T-bet controls intestinal mucosa immune responses via repression of type 2 innate lymphoid cell function
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Innate lymphoid cells (ILCs) play a crucial role in early mucosal immune defence, inflammation and tissue remodelling.1 Based on the transcription factors that govern their differentiation, function and signature cytokine production, mature IL-7Rα+ ILCs can be classified into three groups: ILC1s, which express T-bet and produce IFNγ and TNFα; ILC2s that express high levels of GATA-3 and produce type 2 cytokines; and ILC3s that express RORγt, produce IL-22 and IL-17,1 and can be further subdivided based on the expression of the chemokine receptor CCR6 and the natural cytotoxicity receptor NKp46 or NCR, encoded by the gene Ncr1. 2 In addition to ILC1s, T-bet is co-expressed with NKp46 in NCR+ ILC3s (in which it is co-expressed with RORγt) and cNK cells.2,3 T-bet is essential for ILC development, as germline deletion of Tbet results in a complete loss of NCR+ ILCs,2,4 and it is also involved in NCR+ ILC function. The first description of this came from studies in the TRUC mouse (T-bet−/− x RAG2−/− ulcerative colitis), which develop spontaneous colitis dependent on IL-17- producing ILC3s.5 Furthermore, within the CCR6− ILC3 subset, Tbet expression is required for CCR6-/low ILC3s differentiation into NCR+ ILC3s and subsequent IFNγ production.2,6,7 T-bet is also induced in human and murine ILC2s, resulting in the production of IFNγ. 8–11 Among several cytokines, IL-12 and IL-18 appear to be the main driver of these effects, however their pathophysiological relevance is still unknown. The absence of ILC1s in T-bet−/− mice is linked to increased susceptibility to enteric infections.2,6,12–14 We have previously reported the phenotype of TRUC mice that develop spontaneous colitis, which is dependent on IL-17-producing CCR6+ ILC3s in the absence of adaptive immunity.5 Increased frequency of inflammatory ILC1s has also been found in inflamed intestine from Crohn’s disease patients.6,13,15 However, whether T-bet expression in ILCs drives protective or pathogenic mucosal immune responses in the presence of an intact immune system still needs to be elucidated. Importantly, we have recently shown that alterations in T-bet binding are critical determining factors in driving mucosal inflammatory diseases in humans.16 Here, we define a previously unrecognised role for T-bet in ILC2 function and its significance in the control of helminth infection and the pathogenesis of dextran sodium sulphate (DSS)-induced colitis. In the presence of an intact immune system, specific targeting of T-bet in ILCs results in the development of protective intestinal ILC2 responses. Crucially, T-bet regulates responsiveness of the intestinal ILC pool to IL-7 signalling. Therefore, we propose that T-bet acts as a key molecular regulator, controlling both pathogenic and protective immune responses in the intestine in a context-dependent manner.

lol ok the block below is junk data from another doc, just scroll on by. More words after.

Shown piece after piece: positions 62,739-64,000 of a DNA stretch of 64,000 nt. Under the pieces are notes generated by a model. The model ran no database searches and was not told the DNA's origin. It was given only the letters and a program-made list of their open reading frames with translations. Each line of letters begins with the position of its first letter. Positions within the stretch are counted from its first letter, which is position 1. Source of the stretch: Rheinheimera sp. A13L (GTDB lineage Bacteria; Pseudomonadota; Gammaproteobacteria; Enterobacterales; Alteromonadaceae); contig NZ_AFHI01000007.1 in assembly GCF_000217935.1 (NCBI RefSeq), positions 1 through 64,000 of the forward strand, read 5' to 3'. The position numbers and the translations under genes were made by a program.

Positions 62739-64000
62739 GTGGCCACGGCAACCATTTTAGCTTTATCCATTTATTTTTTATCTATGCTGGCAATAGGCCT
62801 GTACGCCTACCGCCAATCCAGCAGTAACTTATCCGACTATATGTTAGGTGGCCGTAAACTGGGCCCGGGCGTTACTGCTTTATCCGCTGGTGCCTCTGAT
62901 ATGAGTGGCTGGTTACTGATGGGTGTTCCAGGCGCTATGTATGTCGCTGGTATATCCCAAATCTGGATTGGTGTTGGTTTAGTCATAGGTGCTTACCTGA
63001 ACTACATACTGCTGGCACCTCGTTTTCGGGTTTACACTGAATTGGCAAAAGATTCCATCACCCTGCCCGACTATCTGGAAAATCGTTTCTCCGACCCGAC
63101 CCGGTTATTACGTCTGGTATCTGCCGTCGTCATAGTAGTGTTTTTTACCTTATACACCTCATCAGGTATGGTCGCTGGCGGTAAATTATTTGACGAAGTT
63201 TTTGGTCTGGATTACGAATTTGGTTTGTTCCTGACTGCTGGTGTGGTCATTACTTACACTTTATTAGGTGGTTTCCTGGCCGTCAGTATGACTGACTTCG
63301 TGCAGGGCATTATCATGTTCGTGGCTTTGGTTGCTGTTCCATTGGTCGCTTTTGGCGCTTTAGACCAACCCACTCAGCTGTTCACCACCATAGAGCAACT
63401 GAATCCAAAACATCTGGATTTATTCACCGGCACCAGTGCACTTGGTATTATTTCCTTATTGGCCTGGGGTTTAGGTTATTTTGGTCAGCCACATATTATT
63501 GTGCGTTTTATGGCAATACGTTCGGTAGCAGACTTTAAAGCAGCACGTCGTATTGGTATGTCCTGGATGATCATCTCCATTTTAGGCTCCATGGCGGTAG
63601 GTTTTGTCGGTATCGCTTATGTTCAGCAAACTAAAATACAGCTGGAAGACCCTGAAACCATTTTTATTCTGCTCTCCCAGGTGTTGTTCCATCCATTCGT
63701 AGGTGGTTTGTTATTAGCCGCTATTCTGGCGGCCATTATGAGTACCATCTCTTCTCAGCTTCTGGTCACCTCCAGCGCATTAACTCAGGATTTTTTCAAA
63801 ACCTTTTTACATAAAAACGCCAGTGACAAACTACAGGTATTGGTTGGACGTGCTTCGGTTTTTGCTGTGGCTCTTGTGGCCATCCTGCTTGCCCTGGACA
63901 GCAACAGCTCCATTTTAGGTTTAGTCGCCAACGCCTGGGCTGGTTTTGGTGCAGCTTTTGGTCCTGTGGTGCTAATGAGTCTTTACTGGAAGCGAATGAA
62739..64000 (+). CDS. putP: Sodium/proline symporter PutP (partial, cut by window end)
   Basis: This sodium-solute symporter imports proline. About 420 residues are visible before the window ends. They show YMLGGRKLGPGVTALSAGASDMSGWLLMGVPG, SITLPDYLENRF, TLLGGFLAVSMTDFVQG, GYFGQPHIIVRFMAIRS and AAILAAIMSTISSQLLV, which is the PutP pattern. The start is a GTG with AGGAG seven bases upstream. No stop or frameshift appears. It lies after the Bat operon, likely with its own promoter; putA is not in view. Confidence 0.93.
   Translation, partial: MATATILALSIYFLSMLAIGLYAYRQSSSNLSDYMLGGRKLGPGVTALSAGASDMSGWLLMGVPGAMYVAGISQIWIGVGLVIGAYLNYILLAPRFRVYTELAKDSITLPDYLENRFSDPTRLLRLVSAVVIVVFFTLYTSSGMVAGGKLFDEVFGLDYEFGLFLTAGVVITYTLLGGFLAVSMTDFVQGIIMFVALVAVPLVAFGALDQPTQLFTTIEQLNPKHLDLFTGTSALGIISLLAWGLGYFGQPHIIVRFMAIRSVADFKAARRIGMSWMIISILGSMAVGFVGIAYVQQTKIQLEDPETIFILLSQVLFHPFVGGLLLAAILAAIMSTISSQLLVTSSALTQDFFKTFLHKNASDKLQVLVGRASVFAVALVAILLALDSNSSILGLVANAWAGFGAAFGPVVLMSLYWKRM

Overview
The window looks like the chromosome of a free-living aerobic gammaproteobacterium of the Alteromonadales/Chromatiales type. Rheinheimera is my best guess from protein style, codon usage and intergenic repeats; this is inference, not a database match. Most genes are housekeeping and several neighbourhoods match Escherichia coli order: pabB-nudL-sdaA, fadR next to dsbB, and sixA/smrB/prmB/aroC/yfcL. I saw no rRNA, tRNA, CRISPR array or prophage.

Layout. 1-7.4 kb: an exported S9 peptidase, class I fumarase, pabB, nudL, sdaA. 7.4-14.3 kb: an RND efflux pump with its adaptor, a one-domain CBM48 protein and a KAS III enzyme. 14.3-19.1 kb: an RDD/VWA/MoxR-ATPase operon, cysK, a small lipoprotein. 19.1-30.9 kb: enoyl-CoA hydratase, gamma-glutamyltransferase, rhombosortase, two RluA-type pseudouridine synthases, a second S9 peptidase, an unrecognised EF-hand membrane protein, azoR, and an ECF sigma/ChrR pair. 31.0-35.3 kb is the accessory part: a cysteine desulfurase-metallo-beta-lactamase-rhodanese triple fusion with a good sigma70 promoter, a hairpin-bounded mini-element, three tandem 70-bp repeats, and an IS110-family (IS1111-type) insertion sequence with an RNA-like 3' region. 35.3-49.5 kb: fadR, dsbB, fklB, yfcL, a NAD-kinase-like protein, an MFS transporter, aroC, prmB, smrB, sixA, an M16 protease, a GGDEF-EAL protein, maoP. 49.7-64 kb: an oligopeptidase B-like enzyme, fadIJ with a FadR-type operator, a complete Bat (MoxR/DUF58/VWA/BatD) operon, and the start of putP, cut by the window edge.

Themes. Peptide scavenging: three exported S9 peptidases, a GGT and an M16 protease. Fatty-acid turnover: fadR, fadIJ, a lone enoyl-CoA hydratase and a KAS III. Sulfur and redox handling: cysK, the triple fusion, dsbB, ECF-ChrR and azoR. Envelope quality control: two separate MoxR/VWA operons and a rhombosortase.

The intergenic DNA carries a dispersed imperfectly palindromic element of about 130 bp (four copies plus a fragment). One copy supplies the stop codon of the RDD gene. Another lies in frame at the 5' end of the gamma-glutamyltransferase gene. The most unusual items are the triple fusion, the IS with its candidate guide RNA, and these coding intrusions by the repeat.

AuthorsGarrido-Mesa, N; Schroeder, J-H; Stolarczyk, E; Gallagher, AL; Lo, JW; Bailey, C; Campbell, L; Sexl, V; MacDonald, TT; Howard, JK
- Immune Systems 
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